Wednesday, 8 February 2012

An imperceptible touch of rouge



"I believe that the histories that will be written about this court after we are gone will be better and more entertaining than any novel, and I am afraid that those who come after us will not be able to believe them and think they are just fairy tales."

Thus Lieselotte of Palatine, the second wife of Phillipe, Duc d'Orleans wrote of her peculiar political marriage and her impressions of the Royal Court of France.
"You may say of this country as the Holy Scriptures have it: ‘All flesh has been inverted.’ I dread that with fashion the vice too will be brought from here into our country. For when the French see a pretty German, they follow him as long as they can, to get him. I know many who did not let themselves be talked into it and escaped honorably — while others have become worse than the French and led such a blasphemous life that one is dumbfounded… Those who take to this vice but believe in the Holy Scriptures think that it was only a sin when there were just a few human beings on earth and what they did could harm mankind by hindering it from multiplying. But now, with the whole world being populated, they consider the thing a permitted digression, though they keep it secret as far as they can to avoid annoying the common man. But persons of rank speak of it openly. They regard it as elegant, also they say that since Sodom and Gomorrha the Lord God has no longer punished anyone for it. You will find me erudite in this text — indeed I have heard of it often since I have been in France… "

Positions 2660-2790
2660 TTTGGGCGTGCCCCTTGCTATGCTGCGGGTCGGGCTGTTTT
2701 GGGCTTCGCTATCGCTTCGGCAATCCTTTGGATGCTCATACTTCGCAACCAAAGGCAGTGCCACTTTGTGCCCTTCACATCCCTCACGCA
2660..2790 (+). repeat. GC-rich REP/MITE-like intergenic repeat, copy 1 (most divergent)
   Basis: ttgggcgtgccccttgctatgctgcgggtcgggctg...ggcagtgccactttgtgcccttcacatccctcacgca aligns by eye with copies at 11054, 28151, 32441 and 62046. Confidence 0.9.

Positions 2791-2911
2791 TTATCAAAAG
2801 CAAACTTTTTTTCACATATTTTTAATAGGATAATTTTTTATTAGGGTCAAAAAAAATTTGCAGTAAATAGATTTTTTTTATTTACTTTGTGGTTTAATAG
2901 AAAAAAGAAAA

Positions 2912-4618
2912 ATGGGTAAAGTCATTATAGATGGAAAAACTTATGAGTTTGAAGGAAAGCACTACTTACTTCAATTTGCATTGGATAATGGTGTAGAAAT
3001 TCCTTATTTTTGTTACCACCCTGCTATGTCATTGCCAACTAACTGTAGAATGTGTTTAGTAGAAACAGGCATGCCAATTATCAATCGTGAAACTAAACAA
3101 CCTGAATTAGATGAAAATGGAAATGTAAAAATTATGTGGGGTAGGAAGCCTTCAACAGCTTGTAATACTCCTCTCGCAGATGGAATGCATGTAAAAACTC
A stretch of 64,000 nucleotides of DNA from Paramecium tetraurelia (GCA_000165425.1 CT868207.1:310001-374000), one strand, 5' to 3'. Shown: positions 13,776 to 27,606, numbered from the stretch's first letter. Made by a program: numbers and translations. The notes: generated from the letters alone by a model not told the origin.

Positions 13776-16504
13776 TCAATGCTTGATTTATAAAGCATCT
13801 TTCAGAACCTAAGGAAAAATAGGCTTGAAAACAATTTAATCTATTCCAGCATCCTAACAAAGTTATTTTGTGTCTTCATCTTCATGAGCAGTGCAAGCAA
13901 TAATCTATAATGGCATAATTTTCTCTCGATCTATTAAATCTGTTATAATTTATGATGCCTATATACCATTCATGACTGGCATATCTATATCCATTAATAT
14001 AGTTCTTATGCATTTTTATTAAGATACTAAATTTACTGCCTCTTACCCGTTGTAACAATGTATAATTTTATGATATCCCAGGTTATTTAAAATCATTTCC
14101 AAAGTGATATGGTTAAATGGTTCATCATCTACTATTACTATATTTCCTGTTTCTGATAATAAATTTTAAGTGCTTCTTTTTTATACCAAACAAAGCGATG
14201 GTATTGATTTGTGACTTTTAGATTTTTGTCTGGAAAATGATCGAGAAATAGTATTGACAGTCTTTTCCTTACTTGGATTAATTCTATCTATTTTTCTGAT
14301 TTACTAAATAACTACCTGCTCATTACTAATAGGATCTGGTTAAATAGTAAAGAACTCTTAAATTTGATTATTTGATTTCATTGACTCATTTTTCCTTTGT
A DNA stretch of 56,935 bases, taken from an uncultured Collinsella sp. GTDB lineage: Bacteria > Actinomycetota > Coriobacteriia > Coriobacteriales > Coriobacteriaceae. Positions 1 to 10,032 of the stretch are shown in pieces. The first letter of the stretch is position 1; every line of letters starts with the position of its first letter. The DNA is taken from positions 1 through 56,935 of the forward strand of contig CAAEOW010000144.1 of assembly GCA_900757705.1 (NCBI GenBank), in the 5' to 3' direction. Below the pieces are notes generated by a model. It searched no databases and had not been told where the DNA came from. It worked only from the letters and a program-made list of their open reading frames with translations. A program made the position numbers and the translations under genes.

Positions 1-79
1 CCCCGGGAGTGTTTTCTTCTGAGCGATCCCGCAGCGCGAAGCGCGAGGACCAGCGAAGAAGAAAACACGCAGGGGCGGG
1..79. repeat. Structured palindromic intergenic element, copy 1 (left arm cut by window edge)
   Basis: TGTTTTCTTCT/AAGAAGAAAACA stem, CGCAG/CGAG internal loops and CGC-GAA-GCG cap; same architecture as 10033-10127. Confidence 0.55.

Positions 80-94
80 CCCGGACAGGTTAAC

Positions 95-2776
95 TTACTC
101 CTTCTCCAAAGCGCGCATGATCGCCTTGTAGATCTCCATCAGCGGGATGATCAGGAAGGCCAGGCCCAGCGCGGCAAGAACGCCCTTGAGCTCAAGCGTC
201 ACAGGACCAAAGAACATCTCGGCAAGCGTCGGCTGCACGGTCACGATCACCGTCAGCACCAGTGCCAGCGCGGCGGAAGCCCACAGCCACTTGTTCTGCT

Philippe, Duc d'Orleans ("Monsieur"), the brother of King Louis XIV of France, was particularly keen on "this vice".



Having been subject to a politically expedient marriage, the couple did their duty: by 1676, Liselotte had borne three children, of whom two survived, the required male heir and a daughter. However according to none other than Nancy Mitford, who wrote a biography of the couple, Philippe only managed to "keep his pecker up" (as it were) by hanging medals of the Virgin Mary on it! Once duty was done, Philippe turned exclusively to his male lovers; Liselotte turned to her correspondence. Neither was particularly bothered by the separation of bedchambers.

The scandals that surrounded Monsieur throughout his life were numerous and tangled. He was described as having only feminine inclinations, he loved to clean, was anxious about his complexion and loved all female jobs and ceremonies. At a very early age, it was said that Cardinal Mazarin (who oversaw the young Louis' early reign as joint Regent with the boy-king's mother) engineered Phillippe's first homosexual encounters, and placed him in the care of the cross-dressing Abbé de Choisy, in order to "soften him up" and alleviate any potential threat to the throne.

Remarkably, of the two brothers, it was to be the effeminate Monsieur who led his armies to victory - even if the soldiers used to say that he was "more afraid of being sun-burnt and of the blackness of the powder than of the musket-balls".



Courtier and prolific writer Saint Simon talked of Monsieur's appearance in a most disparaging way: "He was always covered with rings, bracelets, jewels, and wore a long black wide spread curly wig. He also had ribbons wherever he could put them; wore all kinds of perfumes, and was a fine model of cleanliness. He was accused of putting on an imperceptible touch of rouge." Liselotte wrote: